Electrolytic Removal of Rust - a Detailed Illustrated Tutorial, page 22

4. How To Start Up The Process of Electrolysis

A Simple Electrolytic Setup for Removing Rust Is Ready for Action!

A Simple Electrolysis Device for Removing Rust

By now you have made sure that everything is in place and attached. Set your battery charger to the 24 volt range, and set the ammeter control knob in a medium position. Plug in your car battery charger, turn it on, and observe any action at the iron piece to be derusted. In a few seconds, if you see hydrogen bubbles emerging off the iron object's surface, it means that the electronic circuit is completed, and dc current is flowing through the electrolytic system.

Hydrogen Bubbles Appear on Iron Artifact

Hydrogen Bubbles Appear on Artifact

If nothing is happening, you better put the rubber gloves on (and do it every time you approach your setup from this moment on), or put one of your hands behind your back (better to get the gloves though), because now you will be "cranking the engine" while the power is on.

Slightly wiggle the cathode wire which is wound around the iron object until you get a spark. Try to press the wire at this spot on the iron piece until the system "comes to life", and the sparking turns into a constant glow.

Hot Contact Glowing on Cathode Wire Confirms the Process Has Started

Hot Contact Glowing Confirms the Process Has Started

Reduce the amperage a little - turn the ammeter knob to the left but not too much! The ammeter reading should not be below 5 amps. Now the glow is diminished, and the connections will not overheat. As there has been an action observed at the cathode, the anode 1 is obviously working fine.

Oxygen Bubbles Appear on Central Anode (#1)

Oxygen Bubbles Appear on Central Anode

Now it is time to check on the anodes 2 and 3! Start with the anode 2. If you see the oxygen bubbles coming off the anode's surface, the anode 2 is engaged being a part of the electrolytic cell, and does not require any attention.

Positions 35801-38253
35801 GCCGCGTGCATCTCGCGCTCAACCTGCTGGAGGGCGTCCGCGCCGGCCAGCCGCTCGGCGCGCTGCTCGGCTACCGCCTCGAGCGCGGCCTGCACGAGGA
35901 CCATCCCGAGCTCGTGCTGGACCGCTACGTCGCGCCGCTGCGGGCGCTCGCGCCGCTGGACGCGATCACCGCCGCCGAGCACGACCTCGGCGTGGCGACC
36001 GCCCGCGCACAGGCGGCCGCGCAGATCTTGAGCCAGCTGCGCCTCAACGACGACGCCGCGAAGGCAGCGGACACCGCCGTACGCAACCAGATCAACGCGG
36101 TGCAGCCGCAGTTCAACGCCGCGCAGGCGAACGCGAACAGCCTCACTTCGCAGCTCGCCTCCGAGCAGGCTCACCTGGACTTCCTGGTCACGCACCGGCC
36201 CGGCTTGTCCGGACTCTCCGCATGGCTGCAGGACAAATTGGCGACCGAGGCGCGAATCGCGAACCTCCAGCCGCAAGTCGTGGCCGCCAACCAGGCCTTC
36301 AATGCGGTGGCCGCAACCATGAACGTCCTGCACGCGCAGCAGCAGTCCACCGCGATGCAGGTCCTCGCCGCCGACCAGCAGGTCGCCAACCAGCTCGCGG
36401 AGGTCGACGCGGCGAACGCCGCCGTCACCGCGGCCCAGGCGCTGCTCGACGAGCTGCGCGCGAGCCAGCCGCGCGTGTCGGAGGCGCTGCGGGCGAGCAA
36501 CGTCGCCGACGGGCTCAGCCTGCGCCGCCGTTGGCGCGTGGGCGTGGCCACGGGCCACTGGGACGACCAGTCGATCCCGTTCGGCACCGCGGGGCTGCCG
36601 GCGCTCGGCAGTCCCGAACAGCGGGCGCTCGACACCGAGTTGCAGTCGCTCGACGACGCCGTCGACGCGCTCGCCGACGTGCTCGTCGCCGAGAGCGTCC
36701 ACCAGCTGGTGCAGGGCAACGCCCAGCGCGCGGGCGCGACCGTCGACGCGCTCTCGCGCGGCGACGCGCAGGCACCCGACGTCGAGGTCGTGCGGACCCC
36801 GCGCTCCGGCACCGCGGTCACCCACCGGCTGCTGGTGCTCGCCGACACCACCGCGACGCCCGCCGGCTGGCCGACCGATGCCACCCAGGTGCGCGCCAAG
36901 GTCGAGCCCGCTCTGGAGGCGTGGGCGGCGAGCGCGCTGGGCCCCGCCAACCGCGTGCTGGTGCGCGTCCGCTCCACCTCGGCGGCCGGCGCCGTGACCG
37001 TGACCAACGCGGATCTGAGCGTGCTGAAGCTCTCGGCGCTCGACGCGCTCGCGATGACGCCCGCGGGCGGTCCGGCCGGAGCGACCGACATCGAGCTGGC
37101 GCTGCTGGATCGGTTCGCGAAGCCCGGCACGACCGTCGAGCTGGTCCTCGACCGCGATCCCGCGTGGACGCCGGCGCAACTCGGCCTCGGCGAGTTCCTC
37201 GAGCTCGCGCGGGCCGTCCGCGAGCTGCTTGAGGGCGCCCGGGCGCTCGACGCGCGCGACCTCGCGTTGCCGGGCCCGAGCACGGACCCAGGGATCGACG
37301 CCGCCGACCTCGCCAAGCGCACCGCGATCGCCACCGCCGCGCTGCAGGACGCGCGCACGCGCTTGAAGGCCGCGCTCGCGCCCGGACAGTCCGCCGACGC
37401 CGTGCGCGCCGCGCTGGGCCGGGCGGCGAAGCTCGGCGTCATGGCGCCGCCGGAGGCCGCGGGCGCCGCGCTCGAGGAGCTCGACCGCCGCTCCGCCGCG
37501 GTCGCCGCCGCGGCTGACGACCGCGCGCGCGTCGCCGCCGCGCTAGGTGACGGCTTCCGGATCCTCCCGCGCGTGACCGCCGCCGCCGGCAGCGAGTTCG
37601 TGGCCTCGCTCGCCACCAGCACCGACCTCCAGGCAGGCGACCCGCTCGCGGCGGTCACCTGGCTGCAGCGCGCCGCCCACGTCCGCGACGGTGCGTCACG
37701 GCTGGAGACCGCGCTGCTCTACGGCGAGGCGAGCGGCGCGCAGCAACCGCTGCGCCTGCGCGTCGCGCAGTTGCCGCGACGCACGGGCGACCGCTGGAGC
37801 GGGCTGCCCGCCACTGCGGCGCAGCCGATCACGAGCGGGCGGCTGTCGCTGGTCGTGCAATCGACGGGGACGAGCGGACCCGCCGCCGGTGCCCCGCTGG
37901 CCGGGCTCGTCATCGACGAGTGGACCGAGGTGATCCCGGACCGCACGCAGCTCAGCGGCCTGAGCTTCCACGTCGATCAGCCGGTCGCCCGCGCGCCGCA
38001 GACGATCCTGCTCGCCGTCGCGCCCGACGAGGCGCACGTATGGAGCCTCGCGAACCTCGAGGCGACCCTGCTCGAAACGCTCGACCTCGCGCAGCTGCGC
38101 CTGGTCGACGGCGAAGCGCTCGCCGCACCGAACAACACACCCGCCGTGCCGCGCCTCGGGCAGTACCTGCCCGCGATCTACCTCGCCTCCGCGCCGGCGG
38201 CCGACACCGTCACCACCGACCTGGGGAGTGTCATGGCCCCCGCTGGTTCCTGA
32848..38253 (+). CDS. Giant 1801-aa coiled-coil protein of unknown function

If you do not see bubbling emerging from the anode 2 (the mild-steel plates tend to rust, and sometimes it takes an effort to establish a good contact), first disconnect an alligator clip from the anode and place the clip in electrolyte for a second. If you see bubbles starting to come off, connect the clip back to the anode and wiggle it the same way as you did with the cathode wire until a good contact is established.

Oxygen Bubbles Appear on Anode 2

Oxygen Bubbles Appear on Anode (Positive Electrode) 2

And if you see the same "happy" action on the anode 3, congrats - the system is working! (if the anode 3 is stainless, it will always work due to a solid metal-to-metal contact with the stainless anode 1.)
And now you can be a "happy camper" because "cranking" the electrolytic system is usually a big pain in one place.

Oxygen Bubbles Appear on Anode 3

Oxygen Bubbles Appear on Anode 3

In case you do not observe any bubbling at either cathode and anode 1, there are two things that might cause it: 1) the electrolyte is too weak, and 2) the electrode connections are poor. Turn off (unplug) the power source (battery charger). Add a tea spoon of baking (or washing) soda into the electrolyte and stir well. Turn the power source back on and see what happens.

If the problem presists, turn the power source off, and check all setup connections using a neon screwdriver test light - it is pretty easy to do, just read the instructions. Most likely a better contact is required at the cathode-to-relic connecting point (see details in the "Preparing an Artifact" section on page 17).

Neon Screwdriver Test Light in Use

Neon Screwdriver Test Light in Use

After you start up the process, it would be ok to leave the setup and relax for a couple of hours. Then it will be necessary to get back to it and check on a few important things.

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